Diagnosis: You can't patch stupid

This multi-doctor medical practice has been having major phone issues for months, reports the pilot fish who's the IT manager there.

"Phone vendors, the phone manufacturer, the network vendor and my own staff worked through issue after issue," says fish. "We reduced our list to a mysterious transfer problem that had plagued us all along.

"Occasionally, calls for office A were being routed to office B. We did testing and troubleshooting for several months. It seemed to go away, then cropped back up.

"Office managers got so annoyed they started tracking times and dates. The phone vendor began digging into the logs. The phone manufacturer provided more and more debugging tricks to get more information.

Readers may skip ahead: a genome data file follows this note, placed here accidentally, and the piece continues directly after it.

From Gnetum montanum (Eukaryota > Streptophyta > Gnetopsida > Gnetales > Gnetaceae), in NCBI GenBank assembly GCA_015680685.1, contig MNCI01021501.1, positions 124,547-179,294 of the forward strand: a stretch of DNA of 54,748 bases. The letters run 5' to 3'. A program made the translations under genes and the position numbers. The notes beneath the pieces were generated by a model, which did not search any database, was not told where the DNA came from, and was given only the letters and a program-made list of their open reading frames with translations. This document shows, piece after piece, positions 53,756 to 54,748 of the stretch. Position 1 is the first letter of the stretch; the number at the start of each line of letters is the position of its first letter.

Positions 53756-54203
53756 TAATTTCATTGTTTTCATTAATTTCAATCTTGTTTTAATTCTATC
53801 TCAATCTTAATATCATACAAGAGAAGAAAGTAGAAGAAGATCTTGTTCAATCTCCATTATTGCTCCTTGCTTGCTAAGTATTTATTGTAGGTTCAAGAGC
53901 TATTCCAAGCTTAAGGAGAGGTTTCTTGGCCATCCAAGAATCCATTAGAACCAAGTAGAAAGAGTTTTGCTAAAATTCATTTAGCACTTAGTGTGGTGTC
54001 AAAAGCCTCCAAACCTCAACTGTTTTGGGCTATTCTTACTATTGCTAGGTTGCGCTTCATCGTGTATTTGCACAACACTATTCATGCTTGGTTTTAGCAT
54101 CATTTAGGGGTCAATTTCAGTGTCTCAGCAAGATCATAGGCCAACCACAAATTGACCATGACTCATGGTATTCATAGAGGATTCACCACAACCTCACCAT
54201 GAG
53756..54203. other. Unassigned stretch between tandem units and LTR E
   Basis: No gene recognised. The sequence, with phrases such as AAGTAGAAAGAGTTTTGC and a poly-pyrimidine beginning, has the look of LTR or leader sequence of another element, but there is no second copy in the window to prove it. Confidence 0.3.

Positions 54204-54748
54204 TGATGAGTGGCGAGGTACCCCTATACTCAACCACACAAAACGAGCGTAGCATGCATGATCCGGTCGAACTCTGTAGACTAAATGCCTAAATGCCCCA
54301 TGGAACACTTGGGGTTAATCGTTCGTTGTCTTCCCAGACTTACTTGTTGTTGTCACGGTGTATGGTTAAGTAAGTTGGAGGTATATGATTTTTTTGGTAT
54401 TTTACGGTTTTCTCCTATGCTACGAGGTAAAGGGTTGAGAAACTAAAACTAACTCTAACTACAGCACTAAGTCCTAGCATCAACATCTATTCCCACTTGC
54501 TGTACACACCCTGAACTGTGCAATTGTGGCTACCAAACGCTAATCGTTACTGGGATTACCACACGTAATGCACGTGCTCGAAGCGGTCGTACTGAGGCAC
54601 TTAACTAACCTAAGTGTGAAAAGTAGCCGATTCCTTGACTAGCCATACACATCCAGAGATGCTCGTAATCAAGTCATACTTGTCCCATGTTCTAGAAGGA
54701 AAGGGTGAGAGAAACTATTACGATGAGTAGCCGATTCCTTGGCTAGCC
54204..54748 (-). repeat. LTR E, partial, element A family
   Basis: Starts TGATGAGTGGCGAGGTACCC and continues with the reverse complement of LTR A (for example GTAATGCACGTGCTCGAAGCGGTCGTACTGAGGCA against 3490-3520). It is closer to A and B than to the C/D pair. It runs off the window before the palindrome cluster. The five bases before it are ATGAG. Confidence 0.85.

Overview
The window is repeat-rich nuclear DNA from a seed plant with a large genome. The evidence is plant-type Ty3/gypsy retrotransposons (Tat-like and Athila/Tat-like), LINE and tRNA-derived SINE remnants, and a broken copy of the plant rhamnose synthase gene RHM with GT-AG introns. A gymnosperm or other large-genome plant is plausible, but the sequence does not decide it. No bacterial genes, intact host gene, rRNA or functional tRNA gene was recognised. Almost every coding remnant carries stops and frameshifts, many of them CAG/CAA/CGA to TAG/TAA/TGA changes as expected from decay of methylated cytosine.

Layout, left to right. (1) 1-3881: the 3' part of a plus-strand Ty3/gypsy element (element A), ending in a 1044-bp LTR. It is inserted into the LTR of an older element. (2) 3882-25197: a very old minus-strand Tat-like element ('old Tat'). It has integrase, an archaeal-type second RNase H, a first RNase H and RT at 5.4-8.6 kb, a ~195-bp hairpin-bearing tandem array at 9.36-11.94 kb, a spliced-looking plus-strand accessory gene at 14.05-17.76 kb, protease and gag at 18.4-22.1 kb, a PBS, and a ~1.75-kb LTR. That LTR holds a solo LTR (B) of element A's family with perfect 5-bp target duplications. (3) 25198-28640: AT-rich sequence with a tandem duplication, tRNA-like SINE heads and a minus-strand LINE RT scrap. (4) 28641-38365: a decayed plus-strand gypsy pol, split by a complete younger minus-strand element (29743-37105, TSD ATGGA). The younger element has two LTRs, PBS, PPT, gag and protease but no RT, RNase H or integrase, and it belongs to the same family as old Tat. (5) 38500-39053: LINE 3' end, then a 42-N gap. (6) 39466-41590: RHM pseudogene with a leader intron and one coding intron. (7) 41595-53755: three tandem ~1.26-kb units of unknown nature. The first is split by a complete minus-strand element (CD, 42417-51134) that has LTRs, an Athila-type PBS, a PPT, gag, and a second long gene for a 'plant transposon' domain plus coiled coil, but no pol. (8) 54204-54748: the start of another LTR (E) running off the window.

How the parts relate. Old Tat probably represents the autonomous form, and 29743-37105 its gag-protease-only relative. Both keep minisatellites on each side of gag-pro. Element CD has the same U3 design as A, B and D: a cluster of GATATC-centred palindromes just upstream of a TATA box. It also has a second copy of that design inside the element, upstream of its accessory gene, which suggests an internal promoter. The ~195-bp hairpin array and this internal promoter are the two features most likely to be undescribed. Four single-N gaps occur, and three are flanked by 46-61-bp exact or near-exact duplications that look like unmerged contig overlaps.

"Finally, the phone vendor reprogrammed the entire system over a long weekend and captured every keystroke in a log. After reviewing the log, he noticed that the mystery transfers were not occurring automatically, but were actually user transfers.

"He went to the phone room and began watching the operators. One of them, while texting on her cell phone, adeptly hit a three key sequence on her operator's phone to send the incoming call off to office B.

"The phone vendor reported his findings to me, and I passed them up the chain of command to the office manager. With the words still ringing in the room, the manager went quickly down the hall and escorted the operator out of the building."

But how did the problem sometimes go away? Sighs fish, "It seems all the times the issue 'cleared up,' this operator was out."

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